Defence Minister Ursula von der Leyen is considering equipping the German military with combat drones.
The Bundeswehr has been after the weapons for some time, in the hope they will further protect soldiers in war zones.
But Germany’s disastrous Euro Hawk drone debacle has made an already unpopular move even harder to sell to the public.
Before von der Leyen took charge, the defence ministry ordered Euro Hawk drones which did not have permission to fly in German airspace.
The scandal cost €600 million and left Germany without the remote-controlled weapons.
The Euro Hawk project was cancelled last May by von der Leyen’s predecessor Thomas de Mazière, but that has not dampened the military’s enthusiasm.
Armed forces commissioner Hellmut Königshaus put his argument for drones forward during Monday’s debate in the parliamentary defence committee.
Minister von der Leyen is expected to state her position on Wednesday or Thursday.
Lieutenant-Colonel André Wüstner from the armed forces association said: “Rejecting long-range weapons endangers the lives of our own soldiers.”
But the Social Democrats (SPD), who sit in a coalition government with Chancellor Angela Merkel’s conservative bloc, appear reluctant to sanction drones for the Bundeswehr.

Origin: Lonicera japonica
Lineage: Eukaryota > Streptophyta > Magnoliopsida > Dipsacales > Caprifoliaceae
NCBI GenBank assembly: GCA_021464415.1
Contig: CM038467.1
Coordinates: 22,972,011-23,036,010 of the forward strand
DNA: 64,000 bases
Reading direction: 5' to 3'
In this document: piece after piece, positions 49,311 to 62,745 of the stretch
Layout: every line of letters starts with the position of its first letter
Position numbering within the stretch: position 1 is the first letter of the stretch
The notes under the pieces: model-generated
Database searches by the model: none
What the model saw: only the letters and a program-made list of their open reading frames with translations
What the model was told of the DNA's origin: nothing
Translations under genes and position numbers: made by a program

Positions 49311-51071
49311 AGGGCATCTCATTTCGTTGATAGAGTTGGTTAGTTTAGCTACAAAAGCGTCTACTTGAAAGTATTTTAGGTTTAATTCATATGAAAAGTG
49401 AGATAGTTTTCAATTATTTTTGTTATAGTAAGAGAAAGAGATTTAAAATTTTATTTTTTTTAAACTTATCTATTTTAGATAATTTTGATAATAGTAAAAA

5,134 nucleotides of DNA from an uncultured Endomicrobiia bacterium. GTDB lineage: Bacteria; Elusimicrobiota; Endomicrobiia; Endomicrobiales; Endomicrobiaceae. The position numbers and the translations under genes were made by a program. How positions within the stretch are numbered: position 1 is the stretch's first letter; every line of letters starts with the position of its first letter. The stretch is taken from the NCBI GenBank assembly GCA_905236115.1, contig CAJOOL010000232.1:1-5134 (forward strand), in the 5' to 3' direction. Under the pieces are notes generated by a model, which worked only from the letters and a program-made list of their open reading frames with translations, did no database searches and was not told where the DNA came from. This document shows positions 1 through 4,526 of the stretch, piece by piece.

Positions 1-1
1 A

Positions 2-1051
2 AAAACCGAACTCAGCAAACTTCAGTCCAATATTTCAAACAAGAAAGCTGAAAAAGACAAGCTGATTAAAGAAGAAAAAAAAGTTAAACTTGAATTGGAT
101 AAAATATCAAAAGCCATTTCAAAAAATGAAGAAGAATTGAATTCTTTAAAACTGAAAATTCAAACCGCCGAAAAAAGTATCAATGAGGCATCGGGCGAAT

“I can’t say that we would necessarily support this,” SPD general secretary Yasmin Fahimi said on Monday in Berlin.
Before the elections in September, the SPD came out against armed drones and foreign minister Frank-Walter Steinmeier (SPD) said he did not expect a decision on them in this parliament.
Steinmeier's party colleague and defence committee chairman Hans-Peter Bartels, told the Berliner Zeitung the SPD remained sceptical. “I can’t see any scenario in which the German military would need combat drones,” he said.
The US military uses armed drones to target terrorist suspects in Afghanistan, Pakistan, Yemen and Somalia, said Bartels. “We find what the Americans do unacceptable.”
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